Mornings are special on this island because you wake up to the sound of peacocks and several birds that I do not have a name for. While the mist above the lake cleared and the sun steadily went above the horizon, we worked our cameras for some amazing shots. After taking a quick shower in the cold natural water and munching on some fruits that we bought along with us for breakfast we started packing up and getting ready to return. Soon we were saying good bye to this beautiful island and on the raft rowing back into civilization.

Facilities at Peruvari Island Nest

This Government of Kerala owned and run property is one of the few options you have for stay at Parambikulam. You can find the complete details of available options by visiting the official website here – https://parambikulam.org/

The Island Nest can be reached via a bamboo raft that is operated by the guide and a boat man. They also stay over at the facility on the island. Food is not a part of the package and hence you would need to buy some supplies before heading off to the island. We managed to buy some at the small town in Parambikulam which the ever so polite guide and boatman graciously cooked and served us for dinner.

The island is small and is surrounded by water from the nearby dam reservoir. The small tree hut can accommodate up to 5 people and is well maintained. The bathroom and facilities are neat and modern and quite a notch above what we expected given the fact that this is a govt run facility and pretty remote from urban areas. The place is powered by solar panels in an effort to be completely eco friendly. There is no water heater or ceiling fan – however we did not feel these were needed either. The cool breeze through the windows eased the summer heat and a splash of cold water in the morning was refreshing.

Best Time to Visit Parambikulam

June – November : While Parambikulam is a yearlong destination, it is pretty obvious that the place is known for its scenic beauty during the monsoons or the period following the rain falls when all is green and pristine. If you are visiting during the rainy season, remember to carry saline solution to ward off those leeches that will be found in plenty in the damp forest areas.

December – May : Wildlife sightings are however known to be the best during Jan – April months due to limited water availability and animals moving towards the water sources. But this also means that you would see a much drier forest due to teak being the most prominent tree in this forest range.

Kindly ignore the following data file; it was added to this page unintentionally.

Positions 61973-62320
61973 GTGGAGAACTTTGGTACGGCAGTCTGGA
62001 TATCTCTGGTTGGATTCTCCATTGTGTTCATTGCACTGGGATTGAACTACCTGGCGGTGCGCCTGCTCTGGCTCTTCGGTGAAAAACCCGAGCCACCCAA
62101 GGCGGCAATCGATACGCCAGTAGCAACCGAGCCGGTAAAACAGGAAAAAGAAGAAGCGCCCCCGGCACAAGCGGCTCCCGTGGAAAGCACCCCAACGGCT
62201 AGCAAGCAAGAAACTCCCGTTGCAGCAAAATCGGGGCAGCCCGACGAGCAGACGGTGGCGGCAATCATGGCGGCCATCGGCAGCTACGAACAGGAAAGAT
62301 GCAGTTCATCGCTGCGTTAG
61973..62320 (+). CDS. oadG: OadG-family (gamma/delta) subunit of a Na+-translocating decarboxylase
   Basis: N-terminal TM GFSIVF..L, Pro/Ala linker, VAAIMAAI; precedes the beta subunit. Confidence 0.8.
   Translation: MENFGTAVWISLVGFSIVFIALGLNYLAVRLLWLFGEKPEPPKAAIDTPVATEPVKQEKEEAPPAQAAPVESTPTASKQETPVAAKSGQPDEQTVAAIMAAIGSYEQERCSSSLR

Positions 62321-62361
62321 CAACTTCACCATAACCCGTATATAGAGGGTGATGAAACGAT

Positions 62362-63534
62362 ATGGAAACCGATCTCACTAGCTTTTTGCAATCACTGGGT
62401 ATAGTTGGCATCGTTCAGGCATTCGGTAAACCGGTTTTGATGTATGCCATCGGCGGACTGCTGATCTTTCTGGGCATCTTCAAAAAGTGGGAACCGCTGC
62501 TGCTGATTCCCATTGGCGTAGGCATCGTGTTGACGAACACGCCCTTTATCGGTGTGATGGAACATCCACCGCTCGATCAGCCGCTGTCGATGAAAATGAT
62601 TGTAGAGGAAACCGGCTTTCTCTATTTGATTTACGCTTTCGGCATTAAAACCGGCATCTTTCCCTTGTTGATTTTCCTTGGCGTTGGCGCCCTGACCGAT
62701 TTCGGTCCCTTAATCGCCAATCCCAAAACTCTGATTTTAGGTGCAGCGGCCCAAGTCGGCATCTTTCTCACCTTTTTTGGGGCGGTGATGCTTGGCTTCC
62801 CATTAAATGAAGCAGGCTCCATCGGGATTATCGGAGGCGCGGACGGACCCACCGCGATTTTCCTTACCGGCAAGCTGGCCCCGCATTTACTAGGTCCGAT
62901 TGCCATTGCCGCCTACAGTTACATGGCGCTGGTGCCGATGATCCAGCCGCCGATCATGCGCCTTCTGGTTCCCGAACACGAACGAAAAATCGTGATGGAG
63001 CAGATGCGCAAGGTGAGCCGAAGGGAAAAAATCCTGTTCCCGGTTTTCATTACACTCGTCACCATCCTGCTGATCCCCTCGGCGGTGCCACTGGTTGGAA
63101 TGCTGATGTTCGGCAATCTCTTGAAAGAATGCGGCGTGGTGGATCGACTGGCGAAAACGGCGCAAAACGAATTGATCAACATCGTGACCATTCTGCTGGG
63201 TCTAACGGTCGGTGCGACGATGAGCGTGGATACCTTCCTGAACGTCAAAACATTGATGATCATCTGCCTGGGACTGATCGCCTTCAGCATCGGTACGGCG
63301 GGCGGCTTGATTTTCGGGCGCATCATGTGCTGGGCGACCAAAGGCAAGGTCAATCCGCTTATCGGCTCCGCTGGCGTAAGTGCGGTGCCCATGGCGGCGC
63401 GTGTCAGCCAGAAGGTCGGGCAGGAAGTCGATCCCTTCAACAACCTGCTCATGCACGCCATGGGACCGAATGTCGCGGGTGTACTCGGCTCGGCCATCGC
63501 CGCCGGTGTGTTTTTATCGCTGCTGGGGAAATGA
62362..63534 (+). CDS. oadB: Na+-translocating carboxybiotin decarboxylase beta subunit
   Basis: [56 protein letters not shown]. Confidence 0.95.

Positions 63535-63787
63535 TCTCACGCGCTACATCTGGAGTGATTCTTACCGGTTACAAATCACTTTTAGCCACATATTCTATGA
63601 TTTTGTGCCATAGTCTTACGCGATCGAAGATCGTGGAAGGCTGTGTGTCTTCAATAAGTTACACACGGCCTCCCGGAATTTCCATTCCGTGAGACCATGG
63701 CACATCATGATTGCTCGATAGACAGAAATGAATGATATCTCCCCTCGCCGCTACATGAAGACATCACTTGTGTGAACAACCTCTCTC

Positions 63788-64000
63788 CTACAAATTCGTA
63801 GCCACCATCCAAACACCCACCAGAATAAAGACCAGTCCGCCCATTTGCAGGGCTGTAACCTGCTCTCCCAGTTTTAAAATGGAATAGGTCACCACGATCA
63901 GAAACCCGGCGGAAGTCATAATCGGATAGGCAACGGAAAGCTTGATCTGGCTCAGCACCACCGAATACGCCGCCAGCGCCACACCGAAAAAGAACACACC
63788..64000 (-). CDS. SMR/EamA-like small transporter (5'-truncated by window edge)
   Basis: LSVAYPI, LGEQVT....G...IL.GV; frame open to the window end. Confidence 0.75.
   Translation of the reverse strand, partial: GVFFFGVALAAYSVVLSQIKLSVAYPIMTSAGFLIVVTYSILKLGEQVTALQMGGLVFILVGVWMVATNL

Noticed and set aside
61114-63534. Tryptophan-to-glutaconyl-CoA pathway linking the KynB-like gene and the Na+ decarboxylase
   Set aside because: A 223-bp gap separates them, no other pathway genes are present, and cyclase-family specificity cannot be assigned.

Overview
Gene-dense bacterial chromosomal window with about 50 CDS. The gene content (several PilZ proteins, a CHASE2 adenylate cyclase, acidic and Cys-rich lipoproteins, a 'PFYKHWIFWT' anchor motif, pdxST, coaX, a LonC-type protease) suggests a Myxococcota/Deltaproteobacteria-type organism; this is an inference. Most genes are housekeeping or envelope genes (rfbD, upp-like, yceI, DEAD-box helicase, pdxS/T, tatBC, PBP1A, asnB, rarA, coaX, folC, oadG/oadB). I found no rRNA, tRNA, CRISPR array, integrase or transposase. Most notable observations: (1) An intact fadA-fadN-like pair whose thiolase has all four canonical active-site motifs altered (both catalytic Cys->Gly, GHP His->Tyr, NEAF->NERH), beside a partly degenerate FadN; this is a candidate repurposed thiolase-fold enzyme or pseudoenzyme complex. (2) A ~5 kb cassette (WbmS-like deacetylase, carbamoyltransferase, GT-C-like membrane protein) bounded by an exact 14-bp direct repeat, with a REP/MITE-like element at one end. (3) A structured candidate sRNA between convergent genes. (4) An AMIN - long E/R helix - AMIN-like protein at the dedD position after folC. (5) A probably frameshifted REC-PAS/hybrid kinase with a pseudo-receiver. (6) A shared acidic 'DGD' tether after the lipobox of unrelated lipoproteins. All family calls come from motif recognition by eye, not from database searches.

Packing your bags for a jungle trip is quite unlike you do it for other trips. Ditch the colorful flowing summery dresses for active wears in deeper shades to blend with the forest and strong and sturdy hiking boots. Bug repellents are a must and load battery and power backups into your backpack. And girls, ditch the accessories, you don’t need them in the wild.

How To Make Your Reservation

Head over to https://parambikulam.org/ for complete details on pricing and various accommodation options. If the idea of staying in a remote jungle is not your forte, there are various other options of stay available here for couples, families, adventure/nature enthusiasts and honeymooners.

Enjoy the journey to the wild, create memories and leave nothing behind but your footprints and tire marks and preserve the sanctity of our forests.

Do not forget to save these pins to your travel board and before we sign off, here are some Tiger Fun Facts. Bet you did not know most of them!

  • The tiger is the biggest species of the cat family.
  • Tigers can reach a length of up to 3.3 metres (11 feet) and weigh as much as 300 kilograms (660 pounds).
  • Many subspecies of the tiger are either endangered or already extinct. Humans are the primary cause of this through hunting and the destruction of habitats.
  • Around half of tiger cubs don’t live beyond two years of age.
  • Tiger cubs leave their mother when they are around 2 years of age.
  • A group of tigers is known as an ‘ambush’ or ‘streak’.
  • Tigers are good swimmers and can swim up to 6 kilometres.
  • Tigers usually hunt alone at night time.
  • Tigers have been known to reach speeds up to 65 kph (40 mph).
  • Less than 10% of hunts end successfully for tigers
  • Tigers can easily jump over 5 metres in length.
  • There are more tigers held privately as pets than there are in the wild.
  • Tigers that breed with lions give birth to hybrids known as tigons and ligers.